I hope turkeys can fly. If not…

From 538 Significant Digits and I’m only posting it because it’s weird and maybe funny–unless you have empathy for turkeys. Although maybe even if you do because it’s not clear whether the turkeys themselves were treated badly, other than being tossed out of low-flying aircraft, bringing up the question: can turkeys fly?

Several extremely distressed turkeys

The Federal Aviation Administration will investigate the Yellville Turkey Trot to see whether it complied with federal regulations after objects were launched from low-flying aircraft during the event. The specific objects in question were turkeys hurled out of the plane for entertainment. [Kansas City Star]

But P.S. Let me not fail to mention this is another time when one of our outstanding government agencies steps in to do justice for all.

P.P.S. Despite the indubitable fact that the Kansas City Star published this story, I just checked: Yellville is in Arkansas, not Missouri, nor Kansas.

Posted in Law, suits and order, Strictly for bitter laughter, The Facts of Life | Tagged , , , , | Leave a comment

Post-modern recipe: stir 1 tbsp of pink Himalayan salt into a pint of fresh bitcoin

Not just “post-modern.” This is post-sanity, post-satire, post-anything you would like to call it.

It is also jaw-droppingly hilarious. I mean, if you can drop your jaw and burst out laughing at the same time.

Source: West Side Rag » New UWS Restaurant Will Let You Pay With Bitcoin, And Only Uses Pink Himalayan Salt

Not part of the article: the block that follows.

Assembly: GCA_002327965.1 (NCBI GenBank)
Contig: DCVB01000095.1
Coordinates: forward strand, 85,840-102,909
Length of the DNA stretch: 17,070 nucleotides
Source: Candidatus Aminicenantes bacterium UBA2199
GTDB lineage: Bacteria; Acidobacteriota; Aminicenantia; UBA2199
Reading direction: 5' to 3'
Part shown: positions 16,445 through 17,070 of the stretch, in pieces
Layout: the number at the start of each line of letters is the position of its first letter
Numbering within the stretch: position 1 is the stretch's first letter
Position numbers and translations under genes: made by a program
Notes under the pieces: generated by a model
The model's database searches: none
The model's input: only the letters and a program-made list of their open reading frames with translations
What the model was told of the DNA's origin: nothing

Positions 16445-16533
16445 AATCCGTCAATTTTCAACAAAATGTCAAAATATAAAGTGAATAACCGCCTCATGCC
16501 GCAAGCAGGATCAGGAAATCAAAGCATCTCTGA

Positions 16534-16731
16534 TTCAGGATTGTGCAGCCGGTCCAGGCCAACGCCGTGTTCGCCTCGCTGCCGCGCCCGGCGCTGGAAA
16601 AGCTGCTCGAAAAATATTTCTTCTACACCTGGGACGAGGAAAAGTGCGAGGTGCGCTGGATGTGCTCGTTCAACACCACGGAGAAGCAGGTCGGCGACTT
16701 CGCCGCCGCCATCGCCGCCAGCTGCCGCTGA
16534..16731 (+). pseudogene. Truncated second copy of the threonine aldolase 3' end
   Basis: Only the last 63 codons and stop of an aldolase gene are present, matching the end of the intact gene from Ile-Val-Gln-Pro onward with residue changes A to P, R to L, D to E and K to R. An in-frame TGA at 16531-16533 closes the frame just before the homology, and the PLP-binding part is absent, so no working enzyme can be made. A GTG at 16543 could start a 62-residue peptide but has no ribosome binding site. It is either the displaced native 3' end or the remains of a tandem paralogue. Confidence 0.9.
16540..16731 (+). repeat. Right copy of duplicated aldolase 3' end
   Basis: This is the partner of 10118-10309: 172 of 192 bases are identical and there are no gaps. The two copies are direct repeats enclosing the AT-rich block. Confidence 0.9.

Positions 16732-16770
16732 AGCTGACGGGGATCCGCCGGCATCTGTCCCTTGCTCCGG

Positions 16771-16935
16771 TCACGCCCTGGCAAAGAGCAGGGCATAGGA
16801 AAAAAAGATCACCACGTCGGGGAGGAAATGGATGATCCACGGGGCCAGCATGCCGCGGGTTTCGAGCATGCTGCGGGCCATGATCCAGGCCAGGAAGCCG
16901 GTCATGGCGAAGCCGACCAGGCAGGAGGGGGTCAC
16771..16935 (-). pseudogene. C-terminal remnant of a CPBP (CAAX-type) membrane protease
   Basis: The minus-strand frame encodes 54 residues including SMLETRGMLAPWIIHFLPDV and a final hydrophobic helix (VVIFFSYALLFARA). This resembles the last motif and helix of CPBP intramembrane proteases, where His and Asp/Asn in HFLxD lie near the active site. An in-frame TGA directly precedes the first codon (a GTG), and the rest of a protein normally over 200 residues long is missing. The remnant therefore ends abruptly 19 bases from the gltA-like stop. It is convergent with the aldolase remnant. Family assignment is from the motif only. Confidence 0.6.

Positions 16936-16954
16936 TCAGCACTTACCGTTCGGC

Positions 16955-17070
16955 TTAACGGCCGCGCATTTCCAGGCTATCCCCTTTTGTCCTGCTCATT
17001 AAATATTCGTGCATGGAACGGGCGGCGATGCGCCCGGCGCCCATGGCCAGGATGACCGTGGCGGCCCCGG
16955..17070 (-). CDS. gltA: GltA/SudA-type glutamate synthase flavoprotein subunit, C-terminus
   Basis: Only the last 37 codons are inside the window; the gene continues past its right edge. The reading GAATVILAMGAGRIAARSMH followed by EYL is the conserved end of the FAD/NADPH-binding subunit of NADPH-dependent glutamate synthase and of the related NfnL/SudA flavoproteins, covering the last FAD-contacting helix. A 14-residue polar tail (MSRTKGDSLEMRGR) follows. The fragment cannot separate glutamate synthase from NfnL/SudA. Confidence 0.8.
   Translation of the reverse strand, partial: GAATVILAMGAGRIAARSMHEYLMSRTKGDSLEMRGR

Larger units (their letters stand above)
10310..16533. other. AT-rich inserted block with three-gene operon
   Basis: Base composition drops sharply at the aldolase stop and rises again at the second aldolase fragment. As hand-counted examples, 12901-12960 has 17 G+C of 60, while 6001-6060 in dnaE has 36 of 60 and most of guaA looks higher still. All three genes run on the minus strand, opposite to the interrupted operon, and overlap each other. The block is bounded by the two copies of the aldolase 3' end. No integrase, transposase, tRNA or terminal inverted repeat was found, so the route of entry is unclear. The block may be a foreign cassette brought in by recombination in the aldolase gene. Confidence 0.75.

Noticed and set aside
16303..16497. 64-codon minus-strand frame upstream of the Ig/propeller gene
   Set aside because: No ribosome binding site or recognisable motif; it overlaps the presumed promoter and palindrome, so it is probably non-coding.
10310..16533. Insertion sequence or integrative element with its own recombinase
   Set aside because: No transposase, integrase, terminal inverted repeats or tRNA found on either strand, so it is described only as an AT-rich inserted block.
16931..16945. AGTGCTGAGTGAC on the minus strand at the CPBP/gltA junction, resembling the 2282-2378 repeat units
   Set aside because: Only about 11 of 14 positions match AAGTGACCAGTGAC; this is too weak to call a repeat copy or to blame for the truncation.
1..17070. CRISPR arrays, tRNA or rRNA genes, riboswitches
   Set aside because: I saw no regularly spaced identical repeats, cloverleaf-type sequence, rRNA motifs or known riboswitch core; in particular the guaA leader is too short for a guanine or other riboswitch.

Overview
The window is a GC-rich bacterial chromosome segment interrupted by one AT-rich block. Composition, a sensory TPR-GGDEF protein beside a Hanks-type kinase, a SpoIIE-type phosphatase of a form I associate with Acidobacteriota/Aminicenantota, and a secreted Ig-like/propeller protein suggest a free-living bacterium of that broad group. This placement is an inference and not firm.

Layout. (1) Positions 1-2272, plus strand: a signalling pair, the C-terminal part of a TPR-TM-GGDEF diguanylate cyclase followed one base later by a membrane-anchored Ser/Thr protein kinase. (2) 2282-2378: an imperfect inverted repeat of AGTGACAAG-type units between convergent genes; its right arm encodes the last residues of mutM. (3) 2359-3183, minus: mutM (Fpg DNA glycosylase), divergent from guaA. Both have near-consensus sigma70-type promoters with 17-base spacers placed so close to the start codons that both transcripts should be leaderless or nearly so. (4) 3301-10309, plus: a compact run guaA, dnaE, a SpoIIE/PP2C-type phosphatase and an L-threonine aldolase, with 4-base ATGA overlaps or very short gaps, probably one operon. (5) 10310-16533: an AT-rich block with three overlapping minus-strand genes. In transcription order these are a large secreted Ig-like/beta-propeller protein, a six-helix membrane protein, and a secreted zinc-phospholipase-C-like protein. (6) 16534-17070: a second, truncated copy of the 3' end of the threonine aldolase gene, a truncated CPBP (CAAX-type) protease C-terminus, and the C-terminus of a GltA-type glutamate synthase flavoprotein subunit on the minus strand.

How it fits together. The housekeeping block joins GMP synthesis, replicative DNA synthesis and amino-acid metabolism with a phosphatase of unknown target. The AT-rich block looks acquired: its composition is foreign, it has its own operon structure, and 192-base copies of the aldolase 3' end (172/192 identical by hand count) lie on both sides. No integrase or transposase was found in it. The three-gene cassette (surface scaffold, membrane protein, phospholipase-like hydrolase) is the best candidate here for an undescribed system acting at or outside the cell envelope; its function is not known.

The restaurant is named La Sirène. Despite the specificity and insistence on the pink Himalayan salt (where do they get salt in the Himalayans or shouldn’t I ask?), the eponymous siren is not named.

Posted in Strictly for bitter laughter, The Facts of Life | Tagged , , | Leave a comment

Mahler just scared the hell out of me

Must tell you this because I’m laughing at myself and am happy to give you the opportunity to do the same.

A few minutes ago I finished my rant about the NFL protests and a pompous dope I encountered, leading to an exemplary NYT opinion piece about the protests and the law.

While I was writing it, I was playing Mahler’s sixth symphony on my, um, Victrola. No, you know what I mean–my turntable. Because, yes, it is an LP.

Over the past years I’ve converted 12 feet of records into CDs and I’m down to the last ones–a couple of operas and all of Mahler’s symphonies. Of which there are ten.

Mahler wrote very long symphonies which can be very loud, as I’m sure you know, and very emotional. The sixth, which I’m not familiar with, had its moments but as we–the LP, the CD onto which I was transferring it and I–were getting to the final bars, I went to the turntable to hover over the needle because the CD holds only 80 minutes and according to my calculations I was running out of space. I was pretty sure I’d get all three sides onto one CD but didn’t want to take my chances.

So, there am I, sitting on the back of my couch, hovering over the LP and watching the needle on its final minute or so of the symphony. But unlike most of Mahler–the tenth if I remember is an exception–the tail end of the sixth was pianissimo, very very quiet. A whisper.

“Hm,” I said to myself,” this is really atypical of Mahler. I’ll bet he’s going to blare out some final fortissimo stuff.” But just in case, I leaned close to the speakers. At which point BLAM BLAM BLAM! LOUD!!! And although I was figuring he’d do it, he took me by such surprise, I literally jumped out of my seat, flailing like a cartoon animal.

And began laughing. Mahler had a sense of humor. Let’s call it the Mahler Surprises Naomi Symphony.

You can laugh at me, too. Go on; you have my permission.

Posted in The Facts of Life | Tagged , , , , , | Leave a comment